Canada was unconcerned about our departure and let us escape without stopping us. But Jimmy Christ, the United States sure was interested in our arrival. They kept our train well over an hour at American customs. Perhaps someone with brown skin and a camel was seated down there beyond the dining car. But Homeland Security troops certainly didn't spend much time interrogating the people in our car.
At Saratoga Springs our train took on so many additional people that there were not enough available seats, and people were forced to stand in the aisles.
By now Gretchen and I were playing a game of Scrabble. I'd stuffed some paper in the air conditioner vents to keep them from blowing on me. Gretchen had asked a conductor if the air conditioning could be turned down and he'd said no, giving some ridiculous excuse that included the word "condensation" but made no sense at all.
Just inside Albany, the train stopped for what must have been at least a half an hour and just sat there dead. We were only about a mile from the station where Gretchen and I would be getting off. In the time we sat there, Gretchen and I probably could have walked to our car. What the hell was the problem? We were now almost two hours late, and no one was offering any explanations. Gretchen went off to investigate at one point and found that all the conductors had barricaded themselves beyond the dining car, away from all the pissed-off riders. Around this time our train began to back up. I kid you not!
It went backwards towards Canada for about a mile, stopped again, and then resumed its southward progress at an incredibly slow speed. If Kafka needed a train as a character in one of his novels, ours would have been a good candidate.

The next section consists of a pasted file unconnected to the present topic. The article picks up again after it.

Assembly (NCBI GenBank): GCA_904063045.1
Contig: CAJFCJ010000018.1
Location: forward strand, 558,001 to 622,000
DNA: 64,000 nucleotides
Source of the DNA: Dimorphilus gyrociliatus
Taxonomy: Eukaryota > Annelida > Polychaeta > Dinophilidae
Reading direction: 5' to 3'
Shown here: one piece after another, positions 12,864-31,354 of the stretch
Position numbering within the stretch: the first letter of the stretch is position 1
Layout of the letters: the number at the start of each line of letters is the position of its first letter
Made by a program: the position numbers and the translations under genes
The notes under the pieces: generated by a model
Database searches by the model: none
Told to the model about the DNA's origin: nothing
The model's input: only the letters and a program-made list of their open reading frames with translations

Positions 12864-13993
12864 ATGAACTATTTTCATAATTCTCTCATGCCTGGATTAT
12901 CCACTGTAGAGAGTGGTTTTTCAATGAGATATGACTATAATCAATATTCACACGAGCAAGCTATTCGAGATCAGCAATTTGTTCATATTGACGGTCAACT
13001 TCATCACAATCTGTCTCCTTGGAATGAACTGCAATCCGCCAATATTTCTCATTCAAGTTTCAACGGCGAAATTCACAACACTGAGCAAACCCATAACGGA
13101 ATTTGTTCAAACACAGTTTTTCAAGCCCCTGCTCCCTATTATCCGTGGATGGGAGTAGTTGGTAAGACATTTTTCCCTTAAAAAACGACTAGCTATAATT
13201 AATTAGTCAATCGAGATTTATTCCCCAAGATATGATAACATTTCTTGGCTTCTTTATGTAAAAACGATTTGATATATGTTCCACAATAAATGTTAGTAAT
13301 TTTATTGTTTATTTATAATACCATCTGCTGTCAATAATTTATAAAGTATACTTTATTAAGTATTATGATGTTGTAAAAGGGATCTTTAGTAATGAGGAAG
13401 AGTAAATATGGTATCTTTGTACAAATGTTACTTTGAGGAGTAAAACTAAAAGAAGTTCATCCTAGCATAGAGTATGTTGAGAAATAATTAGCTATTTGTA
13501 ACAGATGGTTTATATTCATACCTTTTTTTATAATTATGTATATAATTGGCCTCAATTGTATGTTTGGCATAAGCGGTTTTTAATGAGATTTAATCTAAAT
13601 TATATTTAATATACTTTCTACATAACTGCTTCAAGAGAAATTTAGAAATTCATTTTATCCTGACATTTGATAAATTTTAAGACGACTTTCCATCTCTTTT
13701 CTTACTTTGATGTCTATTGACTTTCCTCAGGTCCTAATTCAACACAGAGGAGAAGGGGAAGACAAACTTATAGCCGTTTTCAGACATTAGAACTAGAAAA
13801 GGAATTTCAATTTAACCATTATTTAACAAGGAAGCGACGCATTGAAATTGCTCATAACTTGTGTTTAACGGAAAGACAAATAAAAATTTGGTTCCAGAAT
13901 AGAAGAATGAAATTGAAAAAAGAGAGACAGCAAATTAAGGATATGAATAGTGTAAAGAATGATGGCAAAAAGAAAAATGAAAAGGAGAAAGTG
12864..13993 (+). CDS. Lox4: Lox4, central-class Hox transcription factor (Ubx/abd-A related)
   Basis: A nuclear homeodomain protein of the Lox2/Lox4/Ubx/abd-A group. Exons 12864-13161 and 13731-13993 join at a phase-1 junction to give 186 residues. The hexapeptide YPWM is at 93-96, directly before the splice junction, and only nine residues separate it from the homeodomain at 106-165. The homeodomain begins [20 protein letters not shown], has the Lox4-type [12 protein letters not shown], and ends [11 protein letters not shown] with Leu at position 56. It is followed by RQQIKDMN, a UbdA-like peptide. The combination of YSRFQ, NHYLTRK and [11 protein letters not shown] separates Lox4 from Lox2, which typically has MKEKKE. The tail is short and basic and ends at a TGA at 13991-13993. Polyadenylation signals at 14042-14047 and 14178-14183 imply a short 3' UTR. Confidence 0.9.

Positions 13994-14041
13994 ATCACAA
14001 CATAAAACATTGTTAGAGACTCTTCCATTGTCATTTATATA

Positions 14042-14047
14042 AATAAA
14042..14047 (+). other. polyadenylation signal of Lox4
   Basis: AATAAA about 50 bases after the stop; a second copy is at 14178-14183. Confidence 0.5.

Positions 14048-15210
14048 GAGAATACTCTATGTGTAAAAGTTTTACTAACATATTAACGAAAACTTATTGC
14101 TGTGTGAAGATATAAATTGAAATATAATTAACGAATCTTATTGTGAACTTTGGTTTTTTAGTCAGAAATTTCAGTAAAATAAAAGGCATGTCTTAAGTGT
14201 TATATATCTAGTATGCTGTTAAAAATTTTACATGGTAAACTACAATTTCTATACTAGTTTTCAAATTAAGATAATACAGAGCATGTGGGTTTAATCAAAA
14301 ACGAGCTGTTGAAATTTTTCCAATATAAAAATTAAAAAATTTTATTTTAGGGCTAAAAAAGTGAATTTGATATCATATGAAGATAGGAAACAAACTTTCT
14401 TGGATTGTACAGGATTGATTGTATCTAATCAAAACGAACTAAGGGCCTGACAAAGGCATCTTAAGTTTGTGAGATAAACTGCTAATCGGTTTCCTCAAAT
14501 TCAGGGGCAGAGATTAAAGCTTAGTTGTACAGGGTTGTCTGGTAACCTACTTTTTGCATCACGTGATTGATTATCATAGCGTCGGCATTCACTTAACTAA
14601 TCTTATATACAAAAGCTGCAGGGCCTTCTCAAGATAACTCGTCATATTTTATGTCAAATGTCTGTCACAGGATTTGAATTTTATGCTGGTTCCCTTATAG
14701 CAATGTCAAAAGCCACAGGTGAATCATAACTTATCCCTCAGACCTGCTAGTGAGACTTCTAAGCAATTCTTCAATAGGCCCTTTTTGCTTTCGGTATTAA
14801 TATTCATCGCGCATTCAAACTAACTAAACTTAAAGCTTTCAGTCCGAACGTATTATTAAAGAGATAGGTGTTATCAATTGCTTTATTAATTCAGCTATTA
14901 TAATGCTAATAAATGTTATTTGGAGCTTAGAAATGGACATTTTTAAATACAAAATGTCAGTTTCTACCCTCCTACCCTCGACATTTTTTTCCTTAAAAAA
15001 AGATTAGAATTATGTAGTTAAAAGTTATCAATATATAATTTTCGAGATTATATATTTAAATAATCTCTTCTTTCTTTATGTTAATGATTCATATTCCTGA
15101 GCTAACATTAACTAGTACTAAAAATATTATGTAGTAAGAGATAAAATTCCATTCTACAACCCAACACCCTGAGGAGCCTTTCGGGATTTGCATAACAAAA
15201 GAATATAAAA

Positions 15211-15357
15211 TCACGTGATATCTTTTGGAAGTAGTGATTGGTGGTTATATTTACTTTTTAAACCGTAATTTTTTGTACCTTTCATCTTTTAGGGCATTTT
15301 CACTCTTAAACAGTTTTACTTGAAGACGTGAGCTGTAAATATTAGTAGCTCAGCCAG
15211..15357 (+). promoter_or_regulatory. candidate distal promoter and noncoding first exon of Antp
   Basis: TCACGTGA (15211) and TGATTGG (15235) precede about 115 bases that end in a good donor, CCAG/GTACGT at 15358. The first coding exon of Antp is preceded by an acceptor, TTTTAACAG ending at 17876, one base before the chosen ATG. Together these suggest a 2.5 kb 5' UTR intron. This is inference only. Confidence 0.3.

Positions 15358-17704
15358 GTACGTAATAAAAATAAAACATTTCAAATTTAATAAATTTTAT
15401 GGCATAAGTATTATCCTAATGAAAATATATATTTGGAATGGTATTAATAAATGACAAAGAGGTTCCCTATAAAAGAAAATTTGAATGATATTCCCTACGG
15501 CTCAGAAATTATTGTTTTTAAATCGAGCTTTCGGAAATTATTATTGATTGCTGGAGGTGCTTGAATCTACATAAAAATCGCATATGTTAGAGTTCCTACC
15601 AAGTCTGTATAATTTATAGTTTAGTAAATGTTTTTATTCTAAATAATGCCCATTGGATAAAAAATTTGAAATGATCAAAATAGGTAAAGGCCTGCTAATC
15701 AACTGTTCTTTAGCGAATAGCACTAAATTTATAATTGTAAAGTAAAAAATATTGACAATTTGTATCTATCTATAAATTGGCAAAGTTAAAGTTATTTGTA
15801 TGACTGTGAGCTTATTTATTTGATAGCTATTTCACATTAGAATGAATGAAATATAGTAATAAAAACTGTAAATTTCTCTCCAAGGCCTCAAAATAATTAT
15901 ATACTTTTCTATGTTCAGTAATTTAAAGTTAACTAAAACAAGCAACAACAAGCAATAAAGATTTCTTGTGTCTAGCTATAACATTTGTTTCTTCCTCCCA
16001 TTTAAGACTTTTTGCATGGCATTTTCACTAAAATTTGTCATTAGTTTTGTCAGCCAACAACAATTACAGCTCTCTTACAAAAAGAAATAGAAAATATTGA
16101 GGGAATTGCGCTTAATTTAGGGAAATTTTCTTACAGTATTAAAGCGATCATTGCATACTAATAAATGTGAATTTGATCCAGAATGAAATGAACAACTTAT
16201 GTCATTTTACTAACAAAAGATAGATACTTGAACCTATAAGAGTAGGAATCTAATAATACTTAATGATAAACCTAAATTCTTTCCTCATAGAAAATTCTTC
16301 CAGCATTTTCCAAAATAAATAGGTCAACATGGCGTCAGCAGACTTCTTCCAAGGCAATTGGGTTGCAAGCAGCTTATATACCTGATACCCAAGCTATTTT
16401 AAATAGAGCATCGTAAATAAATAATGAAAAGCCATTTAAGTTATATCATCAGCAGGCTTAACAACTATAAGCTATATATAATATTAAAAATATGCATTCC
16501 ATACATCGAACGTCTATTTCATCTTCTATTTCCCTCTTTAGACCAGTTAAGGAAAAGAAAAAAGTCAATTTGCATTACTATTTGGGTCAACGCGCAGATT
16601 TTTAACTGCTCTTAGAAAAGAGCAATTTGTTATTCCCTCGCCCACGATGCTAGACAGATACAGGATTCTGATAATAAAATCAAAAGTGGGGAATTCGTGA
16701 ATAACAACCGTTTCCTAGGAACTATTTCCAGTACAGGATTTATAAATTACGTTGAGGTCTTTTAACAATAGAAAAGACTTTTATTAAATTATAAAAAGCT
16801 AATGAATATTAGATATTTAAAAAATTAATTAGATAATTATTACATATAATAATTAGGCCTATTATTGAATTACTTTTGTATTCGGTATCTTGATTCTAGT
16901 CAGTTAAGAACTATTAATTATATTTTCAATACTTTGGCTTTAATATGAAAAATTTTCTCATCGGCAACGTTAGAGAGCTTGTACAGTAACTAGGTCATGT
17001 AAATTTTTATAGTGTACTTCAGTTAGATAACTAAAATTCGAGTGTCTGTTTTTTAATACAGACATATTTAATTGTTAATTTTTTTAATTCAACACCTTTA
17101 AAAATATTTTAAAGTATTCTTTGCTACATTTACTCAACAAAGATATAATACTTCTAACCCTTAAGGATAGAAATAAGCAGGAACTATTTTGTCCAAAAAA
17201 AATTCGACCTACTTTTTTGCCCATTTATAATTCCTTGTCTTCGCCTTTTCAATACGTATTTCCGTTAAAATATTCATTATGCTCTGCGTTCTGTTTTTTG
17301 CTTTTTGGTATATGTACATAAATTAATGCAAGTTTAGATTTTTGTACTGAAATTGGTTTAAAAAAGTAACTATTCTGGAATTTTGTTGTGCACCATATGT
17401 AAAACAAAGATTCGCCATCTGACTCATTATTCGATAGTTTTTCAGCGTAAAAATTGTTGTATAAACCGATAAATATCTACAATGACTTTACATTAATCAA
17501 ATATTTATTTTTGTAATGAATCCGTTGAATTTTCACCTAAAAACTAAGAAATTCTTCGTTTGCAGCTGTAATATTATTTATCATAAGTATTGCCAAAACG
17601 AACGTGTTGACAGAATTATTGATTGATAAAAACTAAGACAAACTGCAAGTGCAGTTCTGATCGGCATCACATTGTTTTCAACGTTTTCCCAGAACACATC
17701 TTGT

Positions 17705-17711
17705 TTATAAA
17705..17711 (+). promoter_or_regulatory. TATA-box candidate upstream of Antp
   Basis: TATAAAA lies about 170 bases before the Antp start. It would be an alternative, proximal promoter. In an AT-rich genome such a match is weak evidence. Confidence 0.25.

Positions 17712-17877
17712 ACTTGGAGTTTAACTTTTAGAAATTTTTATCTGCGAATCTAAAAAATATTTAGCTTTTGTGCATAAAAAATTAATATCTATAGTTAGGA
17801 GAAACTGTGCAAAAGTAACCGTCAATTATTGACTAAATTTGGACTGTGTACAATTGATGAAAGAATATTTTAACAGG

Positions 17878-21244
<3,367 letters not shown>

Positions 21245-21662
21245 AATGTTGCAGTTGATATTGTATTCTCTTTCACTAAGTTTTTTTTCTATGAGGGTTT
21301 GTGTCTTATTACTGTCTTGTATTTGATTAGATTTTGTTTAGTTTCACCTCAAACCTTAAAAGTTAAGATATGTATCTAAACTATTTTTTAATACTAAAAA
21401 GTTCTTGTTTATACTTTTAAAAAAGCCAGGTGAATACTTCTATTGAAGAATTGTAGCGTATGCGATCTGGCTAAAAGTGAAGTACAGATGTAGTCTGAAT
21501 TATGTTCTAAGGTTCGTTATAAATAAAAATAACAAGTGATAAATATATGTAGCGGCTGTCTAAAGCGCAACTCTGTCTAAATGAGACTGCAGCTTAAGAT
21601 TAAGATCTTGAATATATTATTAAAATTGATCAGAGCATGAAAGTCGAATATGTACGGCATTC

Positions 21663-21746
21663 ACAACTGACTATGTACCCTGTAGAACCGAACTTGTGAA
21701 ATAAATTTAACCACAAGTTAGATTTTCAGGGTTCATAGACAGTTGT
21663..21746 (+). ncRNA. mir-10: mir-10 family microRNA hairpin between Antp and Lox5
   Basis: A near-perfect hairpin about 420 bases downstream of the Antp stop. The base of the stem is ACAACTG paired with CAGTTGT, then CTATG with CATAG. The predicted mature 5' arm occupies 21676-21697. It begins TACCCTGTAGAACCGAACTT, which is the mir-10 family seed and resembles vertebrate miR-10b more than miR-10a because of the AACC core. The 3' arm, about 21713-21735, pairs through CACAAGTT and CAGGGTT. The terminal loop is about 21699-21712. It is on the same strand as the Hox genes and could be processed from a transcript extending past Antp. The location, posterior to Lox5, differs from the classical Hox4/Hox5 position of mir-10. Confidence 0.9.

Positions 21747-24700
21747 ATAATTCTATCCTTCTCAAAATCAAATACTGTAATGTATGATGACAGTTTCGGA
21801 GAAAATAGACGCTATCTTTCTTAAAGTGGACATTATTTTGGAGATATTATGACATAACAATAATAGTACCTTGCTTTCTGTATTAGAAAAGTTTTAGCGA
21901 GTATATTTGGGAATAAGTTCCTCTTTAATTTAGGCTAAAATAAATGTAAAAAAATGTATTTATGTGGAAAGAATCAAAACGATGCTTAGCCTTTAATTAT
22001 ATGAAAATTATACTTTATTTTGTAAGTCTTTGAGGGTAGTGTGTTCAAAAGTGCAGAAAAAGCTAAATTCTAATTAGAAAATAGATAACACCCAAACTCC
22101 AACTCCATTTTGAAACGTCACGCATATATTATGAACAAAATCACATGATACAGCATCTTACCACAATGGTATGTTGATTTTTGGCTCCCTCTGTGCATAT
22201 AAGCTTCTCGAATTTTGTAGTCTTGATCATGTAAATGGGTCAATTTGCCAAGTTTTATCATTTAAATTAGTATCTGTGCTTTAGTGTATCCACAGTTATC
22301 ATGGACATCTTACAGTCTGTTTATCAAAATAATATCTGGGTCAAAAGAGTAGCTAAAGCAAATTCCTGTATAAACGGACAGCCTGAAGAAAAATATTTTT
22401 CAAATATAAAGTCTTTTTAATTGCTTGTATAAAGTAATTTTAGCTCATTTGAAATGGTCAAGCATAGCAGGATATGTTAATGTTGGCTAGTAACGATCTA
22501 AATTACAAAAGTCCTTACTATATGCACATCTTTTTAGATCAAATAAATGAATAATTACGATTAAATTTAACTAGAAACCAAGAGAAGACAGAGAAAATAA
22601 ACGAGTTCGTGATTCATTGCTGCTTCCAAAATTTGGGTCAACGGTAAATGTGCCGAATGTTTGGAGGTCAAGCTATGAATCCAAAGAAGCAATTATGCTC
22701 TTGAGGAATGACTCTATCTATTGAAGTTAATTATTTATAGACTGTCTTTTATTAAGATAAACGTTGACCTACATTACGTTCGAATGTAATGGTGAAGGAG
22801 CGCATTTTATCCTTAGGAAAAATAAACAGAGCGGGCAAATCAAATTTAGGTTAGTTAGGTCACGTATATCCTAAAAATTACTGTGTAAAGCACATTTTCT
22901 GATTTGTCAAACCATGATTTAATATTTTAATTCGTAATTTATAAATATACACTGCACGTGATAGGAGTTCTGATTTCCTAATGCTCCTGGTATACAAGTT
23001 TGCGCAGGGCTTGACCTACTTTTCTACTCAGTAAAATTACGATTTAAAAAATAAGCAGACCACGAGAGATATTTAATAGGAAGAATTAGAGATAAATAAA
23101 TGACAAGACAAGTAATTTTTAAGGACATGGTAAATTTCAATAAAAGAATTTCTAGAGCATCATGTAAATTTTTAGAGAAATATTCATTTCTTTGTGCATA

Those of us getting off at the Albany station threw a spontaneous celebration on the platform. Judging from this experience, there must be no incentive at all for Amtrak staff to get their trains to their destinations on time or give their riders any sort of pleasant experience. Most puzzling was the behavior of the cook. At least he gets tips when he's making customers happy. Under the present oil-industry-friendly administration, could there possibly be a new incentive program to discourage Amtrak ridership? After digesting the James-Bond-movie-villain-level evil revealed in Abuse Your Illusions and Fast Food Nation, I wouldn't be surprised. I would, however, still be surprised if I were to discover that the Bush administration had replaced even one foreign leader with a clone. (A clone of whom?)

When one falls off a horse, one is encouraged to get right back on so as to avoid forming any kind of psychological complex. No, we didn't get right back into a train. But, in reaction to another bad experience a few days ago, we went to Central Avenue in Albany to try out another Indian restaurant. This time we went to Shalimar, a Pakistani place. Like the nearby Gandhi Indian Restaurant, Shalimar didn't serve alcohol. But, also like Gandhi, their food was both inexpensive and excellent. As I mentioned to Gretchen between forkfuls, it's worth driving to Albany for the Indian food if we can think of just one other reason to go.

A view from the train south of Montreal.